7. We will go into his habitations. Here he dictates to all the Lord’s people a common form of mutual exhortation to the duty of going up to the place which had been pointed out by the Angel. The clearer the intimation God may have given of his will, the more alacrity should we show in obeying it. Accordingly, the Psalmist intimates that now when the people had ascertained beyond all doubt the place of God’s choice, they should admit of no procrastination, and show all the more alacrity as God was calling them more closely, and with a more privileged familiarity, to himself, now that he had selected a certain place of rest amongst them. He thus passes a virtual condemnation upon the lukewarmness of those whose zeal does not increase in proportion to the measure of revelation which they enjoy. Habitations are spoken of in the plural number, and this it may be (though we may doubt whether the Psalmist had such minute distinctions in his eye) because there was in the temple an inner sanctuary, a middle apartment, and then the court. It is of more importance to attend to the epithet which follows, where the Psalmist calls the Ark of the Covenant God’s footstool, to intimate that the sanctuary could never contain the immensity of God’s essence, as men were apt absurdly to imagine. The mere outward temple with all its majesty being no more than his foot. stool, his people were called upon to look upwards to the heavens and fix their contemplations with due reverence upon God himself. We know that they were prohibited from forming any low and carnal view of him. Elsewhere, it is true, we find it called “God’s face,” (Ps 28:8,) to confirm the faith of the people in looking to this divine symbol which was set before them. Both ideas are brought out very distinctly in the passage before us, that, on the one hand, it is mere superstition to suppose God confined to the temple, and that, on the other hand, the external symbols are not without their use in the Church that, in short, we should improve these as helps to our faith, but not rest in them. While God dwells in heaven, and is above all heavens, we must avail ourselves of helps in rising to the knowledge of him; and in giving us symbols of his presence, he sets, as it were, his feet upon the earth, and suffers us to touch them. It is thus that the Holy Spirit condescends for our profit, and in accommodation to our infirmity, raising our thoughts to heavenly and divine things by these worldly elements. In reference to this passage, we are called to notice the amazing ignorance of the Second Council of Nice, in which these worthy weak Fathers 133 of ours wrested it into a proof of idolatry, as if David or Solomon commanded the people to erect statues to God and worship them. Now, that the Mosiac ceremonies are abolished we worship at the footstool of God, when we yield a reverential submission to. his word, and rise from the sacraments to a true spiritual service of him. Knowing that God has not descended from heaven directly or in his absolute character, but that. his feet, are withdrawn from us, being placed on a footstool, we should be careful to rise to him by the intermediate steps. Christ is he not only on whom the feet of God rest, but in whom the whole fullness of God’s essence and glory resides, and in him, therefore, we should seek the Father. With this view he descended, that we might rise heavenward.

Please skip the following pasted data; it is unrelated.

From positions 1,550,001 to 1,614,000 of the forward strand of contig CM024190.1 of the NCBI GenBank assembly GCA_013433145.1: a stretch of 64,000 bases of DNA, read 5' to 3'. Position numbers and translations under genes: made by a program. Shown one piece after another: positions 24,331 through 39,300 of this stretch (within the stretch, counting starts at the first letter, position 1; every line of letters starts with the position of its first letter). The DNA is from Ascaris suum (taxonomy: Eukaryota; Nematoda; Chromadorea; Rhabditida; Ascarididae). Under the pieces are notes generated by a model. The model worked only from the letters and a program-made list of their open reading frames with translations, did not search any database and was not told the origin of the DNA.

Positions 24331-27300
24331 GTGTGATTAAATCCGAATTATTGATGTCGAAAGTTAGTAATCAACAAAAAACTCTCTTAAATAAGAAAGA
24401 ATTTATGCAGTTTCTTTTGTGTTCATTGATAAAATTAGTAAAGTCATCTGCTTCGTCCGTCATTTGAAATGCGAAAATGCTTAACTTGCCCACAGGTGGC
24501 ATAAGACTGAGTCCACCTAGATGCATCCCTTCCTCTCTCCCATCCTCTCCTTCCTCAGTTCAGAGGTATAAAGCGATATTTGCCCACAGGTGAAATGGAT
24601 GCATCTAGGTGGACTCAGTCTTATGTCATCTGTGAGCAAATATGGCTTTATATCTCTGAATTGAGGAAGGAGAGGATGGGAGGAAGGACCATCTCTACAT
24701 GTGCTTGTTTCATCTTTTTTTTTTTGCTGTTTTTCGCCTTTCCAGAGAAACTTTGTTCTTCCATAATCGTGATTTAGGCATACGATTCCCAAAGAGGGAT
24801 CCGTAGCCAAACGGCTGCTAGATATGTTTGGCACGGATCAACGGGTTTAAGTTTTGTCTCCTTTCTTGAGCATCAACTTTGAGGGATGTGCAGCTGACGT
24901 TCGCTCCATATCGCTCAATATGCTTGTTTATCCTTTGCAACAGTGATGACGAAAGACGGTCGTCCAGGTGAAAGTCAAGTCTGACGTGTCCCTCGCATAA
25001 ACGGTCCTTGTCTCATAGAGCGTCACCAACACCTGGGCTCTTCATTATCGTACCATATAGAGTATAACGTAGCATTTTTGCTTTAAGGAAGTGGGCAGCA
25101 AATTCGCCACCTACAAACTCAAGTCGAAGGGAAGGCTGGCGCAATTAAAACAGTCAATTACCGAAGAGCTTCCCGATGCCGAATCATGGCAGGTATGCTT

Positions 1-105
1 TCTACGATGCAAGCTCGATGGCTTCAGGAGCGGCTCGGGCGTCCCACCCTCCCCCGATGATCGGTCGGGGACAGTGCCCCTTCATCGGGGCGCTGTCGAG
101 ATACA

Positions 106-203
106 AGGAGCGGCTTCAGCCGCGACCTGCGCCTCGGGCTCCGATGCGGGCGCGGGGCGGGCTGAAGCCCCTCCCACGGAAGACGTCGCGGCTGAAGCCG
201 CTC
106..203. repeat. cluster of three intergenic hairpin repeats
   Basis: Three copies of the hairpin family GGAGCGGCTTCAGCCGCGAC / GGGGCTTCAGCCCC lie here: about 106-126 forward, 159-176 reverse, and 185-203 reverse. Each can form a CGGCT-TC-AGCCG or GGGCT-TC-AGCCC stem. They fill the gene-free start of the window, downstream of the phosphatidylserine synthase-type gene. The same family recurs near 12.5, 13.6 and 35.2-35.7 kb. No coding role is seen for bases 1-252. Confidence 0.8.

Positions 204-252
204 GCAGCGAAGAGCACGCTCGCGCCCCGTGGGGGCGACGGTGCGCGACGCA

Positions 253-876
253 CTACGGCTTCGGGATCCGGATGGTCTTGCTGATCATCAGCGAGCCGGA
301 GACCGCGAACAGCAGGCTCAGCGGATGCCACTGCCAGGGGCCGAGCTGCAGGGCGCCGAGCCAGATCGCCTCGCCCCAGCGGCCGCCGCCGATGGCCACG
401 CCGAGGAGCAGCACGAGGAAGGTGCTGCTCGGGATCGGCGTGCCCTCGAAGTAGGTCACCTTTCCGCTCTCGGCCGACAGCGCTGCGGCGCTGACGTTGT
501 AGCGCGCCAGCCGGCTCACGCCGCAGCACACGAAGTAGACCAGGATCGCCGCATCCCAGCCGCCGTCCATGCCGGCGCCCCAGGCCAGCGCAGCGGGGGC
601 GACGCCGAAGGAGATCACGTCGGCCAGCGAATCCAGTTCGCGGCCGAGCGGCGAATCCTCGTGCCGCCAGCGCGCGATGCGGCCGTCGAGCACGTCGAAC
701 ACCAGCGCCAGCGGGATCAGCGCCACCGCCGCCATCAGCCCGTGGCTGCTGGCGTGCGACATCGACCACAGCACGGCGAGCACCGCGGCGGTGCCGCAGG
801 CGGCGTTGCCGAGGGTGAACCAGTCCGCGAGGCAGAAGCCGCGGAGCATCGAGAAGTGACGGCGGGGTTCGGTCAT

8. Arise, O Jehovah? 134 Such language as this, inviting the great God who fills heaven and earth to come into a new place of residence, might seem strange and harsh, but the external symbols of religion which God had appointed are spoken of in these exalted terms to put honor upon them, and the better to ensure to them the regard of God’s people. Should God institute no medium of intercourse, and call us to a direct communication with heaven, the great distance at which we stand from him would strike us with dismay, and paralyze invocation. Although, therefore, he does not thereby change place himself, he is felt by us to draw sensibly nearer. It was thus that he descended amongst his ancient people by the Ark of the Covenant, which he designed to be a visible emblem of his power and grace being present amongst them. Accordingly, the second clause of the verse is of an exegetical character, informing the Church that God was to be understood as having come in the sense of making a conspicuous display of his power in connection with the Ark. Hence it is called the Ark of his strength, not a mere dead idle shadow to look upon, but what certainly declared God’s nearness to his Church. By the rest spoken of we are to understand Mount Zion, because, as we shall see afterwards, God was ever afterwards to be worshiped only in that place.